The statement followed the health minister's speech at an international conference on natural products and molecular therapy at the University of Cape Town Medical School. The draft regulations state that alternative medicines should be regulated in the same way as patented conventional drugs.


If this draft were passed into law, alternative medicines would have to undergo trials designed for Western medicines and a pharmacist would have had to oversee their manufacture.

Experts say complementary medicine cannot afford expensive, large-scale trials because alternative medicines are not patented.

"It's fantastic news. If what the minister is saying comes to pass, it would be of benefit to everyone in South Africa," said Janet Welham, Co-chairman of the Complementary and Traditional Medicine Stakeholder Committee, which has been in negotiations with the Health Department and Precious Matsosa, the Medicines Control Council Registrar.

"This news is exactly what our committee has been trying to negotiate for," Welham said.

At least 80% of South Africans used African, Chinese, Ayurvedic or South American traditional medicines, she said. The proportion would be greater if homeopathic and other complementary medicines were included.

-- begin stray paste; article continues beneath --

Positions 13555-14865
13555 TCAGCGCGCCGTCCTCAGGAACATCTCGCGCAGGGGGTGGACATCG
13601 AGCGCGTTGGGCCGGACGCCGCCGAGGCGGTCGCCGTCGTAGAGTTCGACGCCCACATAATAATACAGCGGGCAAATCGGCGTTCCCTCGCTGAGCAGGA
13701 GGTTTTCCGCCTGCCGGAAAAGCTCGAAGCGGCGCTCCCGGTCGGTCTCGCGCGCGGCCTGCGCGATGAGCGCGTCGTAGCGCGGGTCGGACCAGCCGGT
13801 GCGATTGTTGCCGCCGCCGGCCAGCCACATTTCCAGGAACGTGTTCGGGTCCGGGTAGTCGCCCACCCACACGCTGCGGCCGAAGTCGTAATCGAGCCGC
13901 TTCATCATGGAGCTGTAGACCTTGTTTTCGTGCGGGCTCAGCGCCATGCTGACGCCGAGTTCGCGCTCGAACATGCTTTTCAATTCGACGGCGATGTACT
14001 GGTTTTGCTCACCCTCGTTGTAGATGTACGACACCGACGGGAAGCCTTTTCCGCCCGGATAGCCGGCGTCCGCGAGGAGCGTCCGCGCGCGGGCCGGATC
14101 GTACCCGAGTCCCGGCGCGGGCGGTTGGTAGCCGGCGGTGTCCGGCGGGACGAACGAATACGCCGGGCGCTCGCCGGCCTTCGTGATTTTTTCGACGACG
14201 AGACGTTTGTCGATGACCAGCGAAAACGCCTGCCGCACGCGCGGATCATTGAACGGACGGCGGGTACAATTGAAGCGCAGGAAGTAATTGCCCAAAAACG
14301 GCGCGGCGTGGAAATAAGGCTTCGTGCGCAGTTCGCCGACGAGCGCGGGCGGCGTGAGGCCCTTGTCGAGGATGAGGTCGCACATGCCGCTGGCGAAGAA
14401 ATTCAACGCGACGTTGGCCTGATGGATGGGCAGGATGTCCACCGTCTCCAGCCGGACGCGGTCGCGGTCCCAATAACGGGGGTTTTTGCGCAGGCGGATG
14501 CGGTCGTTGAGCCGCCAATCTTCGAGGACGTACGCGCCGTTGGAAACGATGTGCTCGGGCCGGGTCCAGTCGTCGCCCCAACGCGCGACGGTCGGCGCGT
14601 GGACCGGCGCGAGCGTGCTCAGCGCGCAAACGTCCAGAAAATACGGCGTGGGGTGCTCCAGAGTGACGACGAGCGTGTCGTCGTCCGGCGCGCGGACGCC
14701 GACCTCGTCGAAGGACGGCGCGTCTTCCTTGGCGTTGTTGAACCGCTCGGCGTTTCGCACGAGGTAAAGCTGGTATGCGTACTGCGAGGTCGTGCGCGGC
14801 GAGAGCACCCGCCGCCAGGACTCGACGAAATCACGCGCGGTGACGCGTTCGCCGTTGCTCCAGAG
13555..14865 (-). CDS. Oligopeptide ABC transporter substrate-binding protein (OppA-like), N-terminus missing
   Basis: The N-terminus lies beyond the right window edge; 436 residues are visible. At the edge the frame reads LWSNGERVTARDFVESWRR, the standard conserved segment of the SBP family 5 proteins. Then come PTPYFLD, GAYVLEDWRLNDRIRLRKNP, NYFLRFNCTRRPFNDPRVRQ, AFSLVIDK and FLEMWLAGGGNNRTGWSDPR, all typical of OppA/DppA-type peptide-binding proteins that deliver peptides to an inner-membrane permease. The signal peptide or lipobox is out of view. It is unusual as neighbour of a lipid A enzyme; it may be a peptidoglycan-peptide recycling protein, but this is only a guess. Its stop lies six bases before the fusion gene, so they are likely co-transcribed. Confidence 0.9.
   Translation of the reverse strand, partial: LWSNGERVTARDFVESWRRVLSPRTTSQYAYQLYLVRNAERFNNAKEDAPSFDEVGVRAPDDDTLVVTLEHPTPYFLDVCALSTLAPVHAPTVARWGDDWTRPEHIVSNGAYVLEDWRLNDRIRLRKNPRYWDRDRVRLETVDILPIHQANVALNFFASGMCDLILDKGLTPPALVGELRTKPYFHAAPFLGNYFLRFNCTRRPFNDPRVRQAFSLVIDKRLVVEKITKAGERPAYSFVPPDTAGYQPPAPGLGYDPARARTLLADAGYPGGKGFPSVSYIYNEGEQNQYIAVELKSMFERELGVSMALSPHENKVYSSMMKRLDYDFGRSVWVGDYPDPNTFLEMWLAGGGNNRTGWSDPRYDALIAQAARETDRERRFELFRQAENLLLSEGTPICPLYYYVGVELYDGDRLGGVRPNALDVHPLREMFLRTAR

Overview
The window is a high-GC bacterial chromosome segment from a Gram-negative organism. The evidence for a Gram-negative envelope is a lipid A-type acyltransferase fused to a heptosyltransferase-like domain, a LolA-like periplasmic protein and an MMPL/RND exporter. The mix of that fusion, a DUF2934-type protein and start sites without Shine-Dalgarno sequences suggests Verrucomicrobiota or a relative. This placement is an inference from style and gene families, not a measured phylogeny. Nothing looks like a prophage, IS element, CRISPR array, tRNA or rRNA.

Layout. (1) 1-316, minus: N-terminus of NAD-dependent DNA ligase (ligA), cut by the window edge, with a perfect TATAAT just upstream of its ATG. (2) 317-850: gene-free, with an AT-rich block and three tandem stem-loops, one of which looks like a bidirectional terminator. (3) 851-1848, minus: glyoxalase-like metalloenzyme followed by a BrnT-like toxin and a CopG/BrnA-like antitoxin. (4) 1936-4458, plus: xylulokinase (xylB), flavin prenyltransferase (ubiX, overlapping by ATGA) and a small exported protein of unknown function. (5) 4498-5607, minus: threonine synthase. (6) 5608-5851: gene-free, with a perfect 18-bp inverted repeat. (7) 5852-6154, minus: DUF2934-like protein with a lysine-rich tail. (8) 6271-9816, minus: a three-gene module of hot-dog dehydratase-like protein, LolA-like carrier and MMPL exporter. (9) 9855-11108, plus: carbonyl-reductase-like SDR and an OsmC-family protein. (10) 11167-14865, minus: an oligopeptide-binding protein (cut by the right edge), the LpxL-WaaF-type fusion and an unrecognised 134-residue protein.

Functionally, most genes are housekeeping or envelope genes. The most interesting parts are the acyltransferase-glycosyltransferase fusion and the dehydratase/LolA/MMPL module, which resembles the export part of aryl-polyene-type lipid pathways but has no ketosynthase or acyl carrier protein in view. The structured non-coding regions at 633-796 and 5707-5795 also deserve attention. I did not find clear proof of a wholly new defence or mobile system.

South Africans spent R3 billion a year on complementary medicines, Welham said.


Tshabalala-Msimang said the study of indigenous knowledge was "an opportunity to reclaim Africa's scientific and socio-cultural heritage, which was stigmatised and discredited as primitive rituals and witchcraft by colonialism and apartheid".

She urged delegates to expose "the false dichotomy that had arisen between natural and allopathic medicine".

"This is a division fostered by the need to make money from patented drugs through discrediting the use of natural products," she said.

The health department has ploughed R6 million into the testing of the safety, efficacy and quality of traditional medicines that are used as immune boosters by people with HIV/Aids.

The first phase of testing the safety of one of these medicines was completed late last year and the research had shown promising results, the health minister said.

Traditional knowledge of medicines was much older than the 150-year-old history of allopathic medicines and it drew on the rich heritage and culture of the earliest civilisations of the world in Africa, Central America, China and India, she said.

The government also funds research at universities and science councils into the efficacy of traditional medicines used to treat tuberculosis, malaria, asthma, cancer, diabetes, anxiety, stress and musculoskeletal disorders.


posted by Sepp Hasslberger on Monday January 17 2005
updated on Thursday December 16 2010

URL of this article:


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Readers' Comments

I am panamenian alternative bioenergetic physician living in Colombia, South America. I think we should learn to use plants in homeopathic forms and homotoxicology (Dr. Reckeweg)if the injust laws about natural healing win in 2006. All should prepare us for supervive. Thanks

Posted by: Rocio Barragan on February 8, 2005 03:55 PM